MARC allegedly stood for, ‘Multi-Area Readout Chip’, while BEAST allegedly stood for, ‘Battle Engine Area Simulation Technology’.
Obamacare, Wall Street, RFID Chips and 666
March 5, 2012. New York. Radio Frequency Identification – RFID. There’s a strange convergence occurring in America today that is more than lending itself to millennia-old conspiracy theories that say a handful of evil men are going to take over the world and usher in the second coming of Christ. What could cause religious leaders, Wall Street executives, the US federal government and healthcare providers nationwide to unite under one single, well-defined goal? As crazy as it sounds, some think the answer is the Mark of the Beast.
Modern RFID chip. The chip only stores a person's identity. RFID scanners report all movement and interaction with other RFID chips to a central computer, where all transactions are made and data is stored and analyzed.
There’s a new world on the doorstep of humanity that will revolutionize life as we know it. It’s called the RFID chip and it’s already here.
Two decades ago, Dr. Carl W. Sanders blew the lid off a multi-pronged effort to develop a microchip, not for any electronics device, but for a human being. As a lead engineer and consultant to corporations like IBM, General Electric, Honeywell and Teledyne, Dr. Sanders had spent most of his life on the cutting-edge of microchip technology.
As Sanders tells NEXUS Magazine in 1994, “Thirty-two years of my life was spent in design engineering and electronics – designing microchips in the bio-med field. In 1968, I became involved almost by accident, in a research and development project in regard to a spinal bypass for a young lady who had severed her spine. They were looking at possibly being able to connect motor nerves.”
Dr. Sanders went on to explain, “There were one hundred people involved and I was senior engineer in charge of the project. The project culminated in the microchip that we talk about now – a microchip that I believe is going to be the positive identification and the Mark of the Beast.” At one point toward the end of the doctor’s efforts, he describes, “We noticed that the frequency of the chip had a great effect upon behavior and so we began to branch off and look possibly at behavior modification.”
Sanders explains further saying, “One of the projects was called the Phoenix Project which had to do with Vietnam veterans. This chip would actually cause extra adrenaline flow. I was in one meeting where it was discussed, ‘how can you control a people if you cannot identify them’?”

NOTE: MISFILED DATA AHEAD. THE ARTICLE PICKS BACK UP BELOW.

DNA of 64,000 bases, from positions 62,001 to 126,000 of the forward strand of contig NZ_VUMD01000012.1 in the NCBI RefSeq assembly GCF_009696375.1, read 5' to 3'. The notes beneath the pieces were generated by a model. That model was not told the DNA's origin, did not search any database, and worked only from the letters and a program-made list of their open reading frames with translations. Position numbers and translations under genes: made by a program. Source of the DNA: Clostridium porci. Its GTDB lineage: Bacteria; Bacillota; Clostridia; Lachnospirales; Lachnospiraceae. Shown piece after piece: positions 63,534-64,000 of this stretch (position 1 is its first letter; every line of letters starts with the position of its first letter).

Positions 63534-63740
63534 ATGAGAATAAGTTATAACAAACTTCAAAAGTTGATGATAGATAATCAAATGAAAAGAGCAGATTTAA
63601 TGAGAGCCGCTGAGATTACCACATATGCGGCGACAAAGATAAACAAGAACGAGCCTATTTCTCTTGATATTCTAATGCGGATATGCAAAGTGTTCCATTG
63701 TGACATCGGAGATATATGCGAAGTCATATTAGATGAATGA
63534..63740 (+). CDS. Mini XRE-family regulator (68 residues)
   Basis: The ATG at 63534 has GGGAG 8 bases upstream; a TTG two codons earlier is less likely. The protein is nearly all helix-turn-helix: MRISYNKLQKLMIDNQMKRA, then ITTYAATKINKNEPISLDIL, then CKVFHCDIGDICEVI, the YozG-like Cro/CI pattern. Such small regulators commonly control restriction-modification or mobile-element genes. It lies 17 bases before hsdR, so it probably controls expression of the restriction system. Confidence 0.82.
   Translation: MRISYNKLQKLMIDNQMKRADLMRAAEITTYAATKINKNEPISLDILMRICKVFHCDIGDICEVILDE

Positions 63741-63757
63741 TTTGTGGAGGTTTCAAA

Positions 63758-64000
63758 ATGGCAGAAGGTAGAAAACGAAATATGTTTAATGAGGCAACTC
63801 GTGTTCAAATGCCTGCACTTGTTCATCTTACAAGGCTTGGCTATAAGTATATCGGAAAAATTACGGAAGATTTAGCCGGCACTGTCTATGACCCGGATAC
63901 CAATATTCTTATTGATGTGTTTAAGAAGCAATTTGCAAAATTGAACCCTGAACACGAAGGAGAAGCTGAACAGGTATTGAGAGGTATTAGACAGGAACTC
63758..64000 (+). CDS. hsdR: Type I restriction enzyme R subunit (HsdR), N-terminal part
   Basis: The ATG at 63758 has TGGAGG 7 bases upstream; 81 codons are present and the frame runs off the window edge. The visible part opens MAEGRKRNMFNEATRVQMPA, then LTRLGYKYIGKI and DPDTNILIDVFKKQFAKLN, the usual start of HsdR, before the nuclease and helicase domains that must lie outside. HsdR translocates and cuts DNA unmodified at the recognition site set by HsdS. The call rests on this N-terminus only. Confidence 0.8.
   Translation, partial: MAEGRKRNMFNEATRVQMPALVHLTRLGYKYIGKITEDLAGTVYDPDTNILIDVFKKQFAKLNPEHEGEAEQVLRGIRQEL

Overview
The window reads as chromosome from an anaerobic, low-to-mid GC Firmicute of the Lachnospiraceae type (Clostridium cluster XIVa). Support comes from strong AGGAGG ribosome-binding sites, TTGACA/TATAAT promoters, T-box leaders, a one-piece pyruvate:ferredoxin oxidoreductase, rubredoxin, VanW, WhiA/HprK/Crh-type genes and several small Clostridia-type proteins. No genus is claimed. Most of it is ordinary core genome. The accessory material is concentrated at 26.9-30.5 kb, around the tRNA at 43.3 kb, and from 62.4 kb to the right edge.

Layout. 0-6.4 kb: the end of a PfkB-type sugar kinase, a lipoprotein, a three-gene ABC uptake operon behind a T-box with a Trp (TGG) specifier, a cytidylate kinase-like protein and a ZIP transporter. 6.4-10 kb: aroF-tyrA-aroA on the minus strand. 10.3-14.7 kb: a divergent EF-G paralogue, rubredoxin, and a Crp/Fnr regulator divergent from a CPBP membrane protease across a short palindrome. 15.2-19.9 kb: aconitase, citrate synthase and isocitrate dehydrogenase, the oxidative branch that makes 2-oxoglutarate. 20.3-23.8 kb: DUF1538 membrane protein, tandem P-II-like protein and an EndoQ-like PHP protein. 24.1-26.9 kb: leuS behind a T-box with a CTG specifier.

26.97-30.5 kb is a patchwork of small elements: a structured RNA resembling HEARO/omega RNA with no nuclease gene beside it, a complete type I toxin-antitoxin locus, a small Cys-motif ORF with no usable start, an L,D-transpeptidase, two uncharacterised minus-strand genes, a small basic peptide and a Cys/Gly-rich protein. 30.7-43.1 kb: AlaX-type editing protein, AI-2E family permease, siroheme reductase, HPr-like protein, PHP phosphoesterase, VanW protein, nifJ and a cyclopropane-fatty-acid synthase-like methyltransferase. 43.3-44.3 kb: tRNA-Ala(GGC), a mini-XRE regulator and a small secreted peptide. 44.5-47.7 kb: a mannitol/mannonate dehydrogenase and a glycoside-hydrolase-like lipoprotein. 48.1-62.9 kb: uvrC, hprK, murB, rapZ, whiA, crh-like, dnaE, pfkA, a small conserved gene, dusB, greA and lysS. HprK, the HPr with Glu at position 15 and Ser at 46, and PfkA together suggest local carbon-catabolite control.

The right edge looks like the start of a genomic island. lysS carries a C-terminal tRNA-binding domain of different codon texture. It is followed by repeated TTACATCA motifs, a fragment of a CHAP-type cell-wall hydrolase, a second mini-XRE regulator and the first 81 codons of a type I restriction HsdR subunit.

M.A.R.C (of the) B.E.A.S.T.
Back in the late 1980’s, a number of underground pamphlets warning of the coming of the anti-Christ were being widely distributed among America’s various underground political and religious movements. Members of the religious community had reportedly crossed paths with government whistleblowers and the result was the MARC and the BEAST.
MARC allegedly stood for, ‘Multi-Area Readout Chip’, while BEAST allegedly stood for, ‘Battle Engine Area Simulation Technology’. The two components were relics of the 1970’s that were being accused of creating the system and methodology for ushering in Armageddon. In theory, the MARC would be a microchip implanted into every American citizen, followed by every global citizen, while the BEAST was the super-computer that read and processed the massive amount of data.
Start with pets
In 1993, a well-executed PR campaign was launched across America’s mainstream media touting the latest technology to aid pet owners. The blockbuster advancement was a tiny microchip that could be implanted into every pet in the US. If or when an animal is lost, simply scanning for the microchip would lead to an instant location and recovery of the much beloved pet. The idea spread like wildfire.
In one article from a local paper called the Prescott Courier dated July 8, 1993, the article describes the process by which the local town veterinarian is implanting microchips into area pets. The 1993 article announces, ‘Star Wars for pets has arrived in Prescott’. The report goes on to quote Dr. Elaine Chambers confirming that ‘more than a million animals in the United States have had the microchips implanted since 1991’. Keep in mind, the article is from July 1993.
Walmart and Procter & Gamble
While the above was going on, a parallel advancement was occurring on Wall Street. RFID chips, the size of a grain of rice, could revolutionize the entire way Americans shop, pay and conduct everyday business. The chips also had the potential to provide brands and their corporate owners more consumer information than they could ever dream. Retailers discovered they could lay off practically their entire workforce and still function.
During those early days, not many understood the concept of RFID technology, what it meant to the world of business and what the very near future would look like.
The two largest corporations in America’s manufacturing and retailing industries had understood. Together, Walmart, Procter & Gamble and a half dozen hand-selected corporations embarked on what they called the first phase of the coming transition to RFID technology. At the time, Walmart warned its suppliers that they would only have a couple years to adapt to the technology or be excluded from the world’s largest retailer.